In 1987, “RoboCop,” starring Peter Weller as the titular hero, was more than just your average B-movie. Director Paul Verhoeven (“Total Recall,” 1990) put his special touch of violence and social satire, and made a movie that rose above its simple story and characters. Now, “RoboCop” has been given a new spin, with a story that pays proper tribute to the beloved original and manages to be fresh and new on its own.
Set in 2028 Detroit, Joel Kinnaman (“The Killing”) dons the robotic armor and plays police officer Alex Murphy. When Murphy – a loving husband and father – is critically injured in the line of duty, OmniCorp CEO, Raymond Sellars (a devilishly good Michael Keaton), sees an opportunity to create a robotic cop with a human conscience after an attempt to mass-produce mechanized law enforcement goes astray.
It is too few and far between that Hollywood produces a solid rebooted franchise. More often than not re-imaginings become carbon copies of the original with no sense of real purpose, or they steer so far off in the wrong direction that they wind up getting lost in oblivion, such as 2010’s “The Nightmare on Elm Street,” a repulsive throwback to Robert Englund and Johnny Depp’s original 1984 slasher flick.
Luckily, Hollywood newbie , director José Padilha (“Elite Squad,” 2007), makes this retooled “RoboCop” cool and accessible to non-fans while also respecting the source material. While it may not have the original’s grittiness, wit and sharp social satire, it is certain to make “RoboCop” relevant and popular again. It takes a whole new audience to the streets of Detroit, thereby granting a new lease on life for Weller’s decades-old creation.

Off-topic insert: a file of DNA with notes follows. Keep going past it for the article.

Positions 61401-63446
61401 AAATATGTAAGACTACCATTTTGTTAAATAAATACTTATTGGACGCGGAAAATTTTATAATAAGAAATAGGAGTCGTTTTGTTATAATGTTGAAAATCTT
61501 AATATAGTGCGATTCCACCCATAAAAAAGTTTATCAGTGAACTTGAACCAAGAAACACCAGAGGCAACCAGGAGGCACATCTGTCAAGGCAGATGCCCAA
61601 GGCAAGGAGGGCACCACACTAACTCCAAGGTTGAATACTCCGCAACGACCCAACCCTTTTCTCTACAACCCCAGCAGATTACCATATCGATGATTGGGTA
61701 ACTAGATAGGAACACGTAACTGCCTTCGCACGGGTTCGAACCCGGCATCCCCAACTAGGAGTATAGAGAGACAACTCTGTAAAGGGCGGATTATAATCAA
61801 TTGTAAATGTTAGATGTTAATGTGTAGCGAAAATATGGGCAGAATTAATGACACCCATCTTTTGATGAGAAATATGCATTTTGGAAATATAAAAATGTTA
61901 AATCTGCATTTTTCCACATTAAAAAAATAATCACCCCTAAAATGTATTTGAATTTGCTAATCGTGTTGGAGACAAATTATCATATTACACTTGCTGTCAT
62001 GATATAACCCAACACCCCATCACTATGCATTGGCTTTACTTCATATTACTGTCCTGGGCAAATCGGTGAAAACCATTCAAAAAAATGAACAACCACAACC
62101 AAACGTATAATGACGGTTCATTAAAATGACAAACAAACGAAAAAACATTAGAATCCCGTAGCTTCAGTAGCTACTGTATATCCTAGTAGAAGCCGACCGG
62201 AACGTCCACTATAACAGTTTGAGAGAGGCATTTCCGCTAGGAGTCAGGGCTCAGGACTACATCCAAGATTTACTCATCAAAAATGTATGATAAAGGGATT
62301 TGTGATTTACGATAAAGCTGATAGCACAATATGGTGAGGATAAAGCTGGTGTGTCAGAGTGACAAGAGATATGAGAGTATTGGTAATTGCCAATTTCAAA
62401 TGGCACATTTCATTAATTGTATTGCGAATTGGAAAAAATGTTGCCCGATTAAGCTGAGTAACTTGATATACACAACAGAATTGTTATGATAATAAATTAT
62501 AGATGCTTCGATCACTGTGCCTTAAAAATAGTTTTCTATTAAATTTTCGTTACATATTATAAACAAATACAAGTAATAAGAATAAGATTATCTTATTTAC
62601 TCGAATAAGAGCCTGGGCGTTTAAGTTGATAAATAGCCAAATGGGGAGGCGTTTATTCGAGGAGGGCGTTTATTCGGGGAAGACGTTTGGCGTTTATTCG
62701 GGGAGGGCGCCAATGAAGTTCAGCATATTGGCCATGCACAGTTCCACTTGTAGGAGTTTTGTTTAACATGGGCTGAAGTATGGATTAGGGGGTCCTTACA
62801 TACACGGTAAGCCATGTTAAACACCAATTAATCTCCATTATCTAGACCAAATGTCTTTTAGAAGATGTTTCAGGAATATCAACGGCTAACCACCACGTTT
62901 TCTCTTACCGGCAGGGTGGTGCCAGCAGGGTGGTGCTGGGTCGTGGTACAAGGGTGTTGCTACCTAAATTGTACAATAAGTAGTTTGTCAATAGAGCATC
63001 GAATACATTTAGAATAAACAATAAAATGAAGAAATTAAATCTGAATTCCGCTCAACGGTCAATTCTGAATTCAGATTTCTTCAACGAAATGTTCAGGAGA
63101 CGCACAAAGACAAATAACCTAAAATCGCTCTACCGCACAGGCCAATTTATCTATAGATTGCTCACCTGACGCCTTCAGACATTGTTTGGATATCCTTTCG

Filling in the heavy metal boots of Weller is Kinnaman, who pulls off a difficult job of making audiences care for a guy who is mostly made of hardware and plates. But what really makes his RoboCop stand out is the emotion that he brings to the character. For someone who is supposed to be serious and all about his job, Kinnaman gives the iconic role a human touch. Even his voice, compared to the original, feels organic. This addition makes it easier for audiences to sympathize with RoboCop and ride along through his sufferings and emotional spirals.
In one remarkable and poignant scene, filmgoers get to see what Murphy looks like without all his mechanical limbs, as displayed by Dr. Dennett Norton (a moving Gary Oldman), the scientist who built RoboCop for OmniCorp. Murphy’s sense of bewilderment and Norton’s comprehension may produce a few tears among theater occupants. What follows is more affecting scenes, as the audience begins to understand Murphy’s turmoil.
But the movie doesn’t come without all its stunning visuals and scenes of action. Audiences will get a kick out of the training sequences and grand finale. It will hold your attention until the end credits roll.
RoboCop in stores on Tuesday, June 3.
Review by Preston Barta
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